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FCC Celebrates National Health IT Week

by Matthew Quinn, Director of Healthcare Initiatives
September 16, 2013

The week of September 16-20, 2013 is National Health Information Technology (IT) Week.  National Health IT Week celebrates the efforts that have been made—and are being made—in the transformation of how care is delivered and paid for and how patients engage in their own health and health care http://www.healthit.gov/healthitweek/.

At the FCC, we’re joining public and private stakeholders in raising awareness of the role of Health Information Technology’s power to improve the health and health care of patients all across the nation, and at lower cost.

To highlight its efforts in supporting health IT innovation, the FCC is participating in a variety of activities during National Health IT Week including:

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Demonstration of Innovative Accessibility Technology at FCC on Sept. 12

by Kelly Jones, Outreach Specialist, Consumer and Governmental Affairs Bureau, Consumer Affairs and Outreach Division
September 9, 2013

Would you like to see live demonstrations about new and exciting technologies designed to enhance accessibility?  The FCC will be hosting several such demonstrations in conjunction with its Accessibility and Innovation Initiative speaker series.  Some of these demos will show how a smartphone can scan printed material into electronic text, how a web-browsing assistant can extract news articles for later reading, and how cloud computing can enhance accessibility for all.

At the second event in this speaker series, we are pleased to welcome guest speaker Dr. Yevgen Borodin, a renowned professor and entrepreneur, who is known for his research in the field of computational methods and non-visual interfaces for improving Web accessibility.  Dr. Borodin will be discussing “Improving Accessibility for the General Public.”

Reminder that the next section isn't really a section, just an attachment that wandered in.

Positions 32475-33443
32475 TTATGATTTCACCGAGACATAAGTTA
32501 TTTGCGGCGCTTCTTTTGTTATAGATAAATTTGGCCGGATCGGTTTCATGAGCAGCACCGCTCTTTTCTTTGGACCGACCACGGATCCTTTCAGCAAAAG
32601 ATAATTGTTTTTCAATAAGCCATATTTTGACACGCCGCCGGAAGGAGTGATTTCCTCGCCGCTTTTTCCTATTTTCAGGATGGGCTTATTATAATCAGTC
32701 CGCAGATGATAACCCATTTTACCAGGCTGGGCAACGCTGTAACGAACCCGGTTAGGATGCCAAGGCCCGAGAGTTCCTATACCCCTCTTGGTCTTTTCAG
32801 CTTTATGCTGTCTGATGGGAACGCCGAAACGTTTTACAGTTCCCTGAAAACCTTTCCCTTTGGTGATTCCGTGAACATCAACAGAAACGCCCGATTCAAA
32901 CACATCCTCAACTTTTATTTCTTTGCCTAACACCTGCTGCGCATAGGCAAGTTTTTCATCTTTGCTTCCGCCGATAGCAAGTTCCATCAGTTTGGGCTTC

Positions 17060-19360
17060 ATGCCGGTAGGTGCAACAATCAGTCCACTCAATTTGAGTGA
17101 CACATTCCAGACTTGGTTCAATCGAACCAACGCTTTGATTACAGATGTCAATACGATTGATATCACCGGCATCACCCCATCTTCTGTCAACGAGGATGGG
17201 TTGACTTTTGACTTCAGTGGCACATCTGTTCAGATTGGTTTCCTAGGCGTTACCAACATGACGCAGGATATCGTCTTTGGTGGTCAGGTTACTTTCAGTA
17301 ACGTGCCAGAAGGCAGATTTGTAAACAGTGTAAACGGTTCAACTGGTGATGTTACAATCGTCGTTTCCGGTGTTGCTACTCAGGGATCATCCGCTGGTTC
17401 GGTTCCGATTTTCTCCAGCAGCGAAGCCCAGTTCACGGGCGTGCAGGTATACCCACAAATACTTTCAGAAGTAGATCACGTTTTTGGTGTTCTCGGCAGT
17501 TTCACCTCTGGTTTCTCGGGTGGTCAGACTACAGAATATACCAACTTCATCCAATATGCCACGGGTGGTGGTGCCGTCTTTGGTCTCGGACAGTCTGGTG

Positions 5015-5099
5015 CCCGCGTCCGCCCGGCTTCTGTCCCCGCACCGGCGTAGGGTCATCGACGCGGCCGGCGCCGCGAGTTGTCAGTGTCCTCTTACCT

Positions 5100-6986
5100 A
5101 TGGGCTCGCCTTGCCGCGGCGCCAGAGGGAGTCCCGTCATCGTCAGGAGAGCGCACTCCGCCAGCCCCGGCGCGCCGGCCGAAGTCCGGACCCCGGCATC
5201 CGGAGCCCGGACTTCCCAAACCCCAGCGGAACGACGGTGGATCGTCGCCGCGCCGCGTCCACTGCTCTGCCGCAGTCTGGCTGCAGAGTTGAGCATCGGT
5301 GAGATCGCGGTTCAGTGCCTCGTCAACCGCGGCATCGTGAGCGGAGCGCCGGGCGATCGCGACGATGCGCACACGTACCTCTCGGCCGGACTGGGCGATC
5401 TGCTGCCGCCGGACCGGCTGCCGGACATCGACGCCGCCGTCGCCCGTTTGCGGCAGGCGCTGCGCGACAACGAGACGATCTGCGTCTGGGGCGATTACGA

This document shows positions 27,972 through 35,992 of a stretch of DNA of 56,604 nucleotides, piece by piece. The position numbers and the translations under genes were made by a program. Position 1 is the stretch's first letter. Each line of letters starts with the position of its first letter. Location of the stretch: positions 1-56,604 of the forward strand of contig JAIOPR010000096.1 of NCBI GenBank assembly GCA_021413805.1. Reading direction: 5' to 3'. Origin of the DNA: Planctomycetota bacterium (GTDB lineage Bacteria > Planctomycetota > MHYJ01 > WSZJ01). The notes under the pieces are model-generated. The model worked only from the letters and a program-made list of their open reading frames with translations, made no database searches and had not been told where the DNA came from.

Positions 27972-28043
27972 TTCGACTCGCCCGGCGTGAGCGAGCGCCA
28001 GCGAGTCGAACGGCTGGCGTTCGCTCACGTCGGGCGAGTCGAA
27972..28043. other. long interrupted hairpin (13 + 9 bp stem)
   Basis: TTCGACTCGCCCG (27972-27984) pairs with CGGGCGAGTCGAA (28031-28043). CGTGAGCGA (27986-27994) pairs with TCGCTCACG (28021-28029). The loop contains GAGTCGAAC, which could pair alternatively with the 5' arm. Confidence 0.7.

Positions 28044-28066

Additional details about Dr. Borodin’s presentation can be found at the following events page:
http://www.fcc.gov/events/accessibility-innovation-initiative-speaker-series-presents-yevgen-borodin-improving-accessib. His presentation starts at 10 a.m.

Following Dr. Borodin’s presentation, there will be technological demonstrations in our Technology Experience Center (TEC) in the FCC library from 1:00pm – 3:00pm.  The afternoon demos will showcase accessible technology solutions that illustrate topics of the morning’s presentation. 

The following TEC demos are now scheduled:

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A New Step in Promoting Safety and Innovation in Healthcare IT

by Matthew Quinn, Director of FCC Health Care Initiatives
September 6, 2013

The FCC is committed to accelerating the adoption and innovation of health information technology (health IT) through wired and wireless broadband.  Health IT tools such as electronic health records, mobile health applications and mobile body area networks (MBANS) hold great potential to improve health outcomes and lower healthcare costs.

The Commission has worked closely with federal partners like the Food and Drug Administration (FDA) and Office of the National Coordinator for Health IT (ONC) to achieve these goals.

Last year, Congress called for the FDA to work with FCC and ONC to provide recommendations for a regulatory framework for health IT that promotes safety and innovation and reduces regulatory duplication. Specifically, this call for recommendations was called for in section 618 of the Food and Drug Administration Safety and Innovation Act, otherwise known as FDASIA.

Earlier this week, we achieved an important milestone. A working group of ONC's federal advisory committee released its recommendations on this framework: The Path Toward a Risk-Based Regulatory Framework for Health IT. The workgroup, which included participation from the FCC, formed to obtain broad stakeholder input from across the health care, IT, patients and innovation spectrum. Our three agencies were active participants in these discussions and learned a great deal from them.

The FCC looks forward to continuing to work with FDA and ONC to develop final recommendations to Congress by January 2014.